For the early Fender amps that used factory preset bias, I can cite as examples the Bandmaster 5E7 and 6G7, the Concert 6G12, the Pro 6G5, the Showman 6G14, the Super 5F4, the Twin 5F8-A, and the venerable Bassman 5F6-A (the latter being two of the holy grails of tube guitar amps), all of which have grounded cathodes and factory preset bias voltages. You can find the schematics and layouts on schematicheaven.com.

    (If you want to compare these circuits with an "ordinary" blackface-style adjustable bias control, look at the Bassman AA864 circuit. If you want to see an example of a silverface-style "bias balance" control, look at the 135 watt ultralinear Twin Reverb).

    Anyway, Bob at EuroTubes sounds like a knowledgeable guy too, and if he says he's done the tube replacement without rebiasing in other similar Mesa amps, then I'd give that a shot. Do watch the tubes for a while after installing them though, occasionally a new tube will go bad after just a few minutes of use, and you want to catch that early if it happens, so you can minimize the risk of losing eleven other brand new power tubes (and note that rebiasing will not mitigate this portion of the risk). I've had very good experiences with JJ 6L6's, and in my experience the odds are overwhelming that everything will work properly and you won't have to jump through any hoops after installing the new tubes.
  17. yoss


    Oct 1, 2003
    Excellent info guys! Thanks a bunch!
  18. Jerrold Tiers

    Jerrold Tiers

    Nov 14, 2003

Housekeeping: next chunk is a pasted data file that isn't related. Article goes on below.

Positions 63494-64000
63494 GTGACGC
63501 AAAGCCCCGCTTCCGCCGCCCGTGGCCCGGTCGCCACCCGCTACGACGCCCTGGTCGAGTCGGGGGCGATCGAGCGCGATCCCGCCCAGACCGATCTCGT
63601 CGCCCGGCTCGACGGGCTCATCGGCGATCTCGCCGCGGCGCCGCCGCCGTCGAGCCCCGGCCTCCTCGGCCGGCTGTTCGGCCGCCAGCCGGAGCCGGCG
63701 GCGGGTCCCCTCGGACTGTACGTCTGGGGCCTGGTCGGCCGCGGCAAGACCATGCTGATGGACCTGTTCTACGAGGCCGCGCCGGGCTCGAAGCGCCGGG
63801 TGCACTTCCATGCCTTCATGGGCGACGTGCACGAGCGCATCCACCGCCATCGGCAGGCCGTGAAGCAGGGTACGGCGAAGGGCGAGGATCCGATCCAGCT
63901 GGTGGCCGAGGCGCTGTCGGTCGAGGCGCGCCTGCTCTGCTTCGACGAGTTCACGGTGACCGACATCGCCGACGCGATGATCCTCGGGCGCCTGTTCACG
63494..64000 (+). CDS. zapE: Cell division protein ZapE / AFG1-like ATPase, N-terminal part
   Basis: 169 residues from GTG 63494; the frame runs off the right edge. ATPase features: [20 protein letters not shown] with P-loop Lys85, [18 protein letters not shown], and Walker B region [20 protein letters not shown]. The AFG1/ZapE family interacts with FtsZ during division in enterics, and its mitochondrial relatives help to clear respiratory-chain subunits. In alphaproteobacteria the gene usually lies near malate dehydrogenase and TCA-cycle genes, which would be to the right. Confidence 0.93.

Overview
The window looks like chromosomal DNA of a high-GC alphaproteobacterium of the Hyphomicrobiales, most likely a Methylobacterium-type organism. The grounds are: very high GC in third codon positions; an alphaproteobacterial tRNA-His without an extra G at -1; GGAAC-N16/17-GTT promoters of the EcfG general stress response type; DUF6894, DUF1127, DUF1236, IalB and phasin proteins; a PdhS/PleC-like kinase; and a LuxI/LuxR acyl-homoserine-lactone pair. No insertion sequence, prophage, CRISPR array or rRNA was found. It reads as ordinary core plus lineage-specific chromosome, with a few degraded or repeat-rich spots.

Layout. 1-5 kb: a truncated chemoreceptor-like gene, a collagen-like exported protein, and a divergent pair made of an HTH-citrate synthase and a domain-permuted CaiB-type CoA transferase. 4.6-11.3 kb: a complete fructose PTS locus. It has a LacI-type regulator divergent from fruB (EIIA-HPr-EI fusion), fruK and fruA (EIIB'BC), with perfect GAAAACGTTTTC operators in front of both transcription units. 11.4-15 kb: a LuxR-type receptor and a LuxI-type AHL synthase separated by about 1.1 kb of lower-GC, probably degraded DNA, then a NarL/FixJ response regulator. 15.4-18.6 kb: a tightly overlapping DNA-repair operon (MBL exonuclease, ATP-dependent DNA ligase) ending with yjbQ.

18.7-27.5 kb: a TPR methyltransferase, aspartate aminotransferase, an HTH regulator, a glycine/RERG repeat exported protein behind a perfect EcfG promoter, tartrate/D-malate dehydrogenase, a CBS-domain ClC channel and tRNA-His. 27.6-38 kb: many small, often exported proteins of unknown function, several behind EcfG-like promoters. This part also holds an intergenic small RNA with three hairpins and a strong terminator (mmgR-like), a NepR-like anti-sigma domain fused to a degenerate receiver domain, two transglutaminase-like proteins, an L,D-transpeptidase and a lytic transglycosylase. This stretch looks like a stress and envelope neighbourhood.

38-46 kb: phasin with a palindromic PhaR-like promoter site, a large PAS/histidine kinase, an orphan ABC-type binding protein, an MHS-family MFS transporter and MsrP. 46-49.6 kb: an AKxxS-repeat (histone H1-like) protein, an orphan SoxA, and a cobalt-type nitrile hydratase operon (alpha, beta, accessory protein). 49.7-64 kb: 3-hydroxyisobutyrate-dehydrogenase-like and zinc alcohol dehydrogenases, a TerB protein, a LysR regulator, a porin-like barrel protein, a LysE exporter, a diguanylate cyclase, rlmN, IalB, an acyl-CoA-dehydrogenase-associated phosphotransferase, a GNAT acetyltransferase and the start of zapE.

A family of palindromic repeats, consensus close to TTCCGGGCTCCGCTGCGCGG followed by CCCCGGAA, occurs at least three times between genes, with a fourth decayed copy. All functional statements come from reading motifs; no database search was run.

St Louis
    Can't speak for Mesa (obviously), but I will guarantee that you need to check bias on any tube output SVT when changing tubes (vintage, II, IIPRO Cl, etc).

    There is a lot of available power in the power supply, and you can easily bias to a point that will be too hot. Also, on the units with the "protective" circuitry, excess bias may make that too sensitive.

    Some amps are made with fixed bias because they are intended to use selected tubes within a certain gain range. All tubes within that range will then have acceptable bias.

    Others are low enough power or supply voltage not to be much of an issue. Some use tube types with less sensitive biasing requirements.

    But typically amps with supply voltages pushing the tube ratings will have and need bias adjustments. Any tech who says the adjustment doesn't matter is one I would not recommend going back to.

    I'd generally second what PBG said, although nonsqtr has some decent points.
  19. Benjamin Strange

    Benjamin Strange Commercial User

    Dec 25, 2002
    New Orleans, LA
    Owner / Tech: Strange Guitarworks
    Interesting posts, as always. These are the reason I keep floating around in Amps from time to time.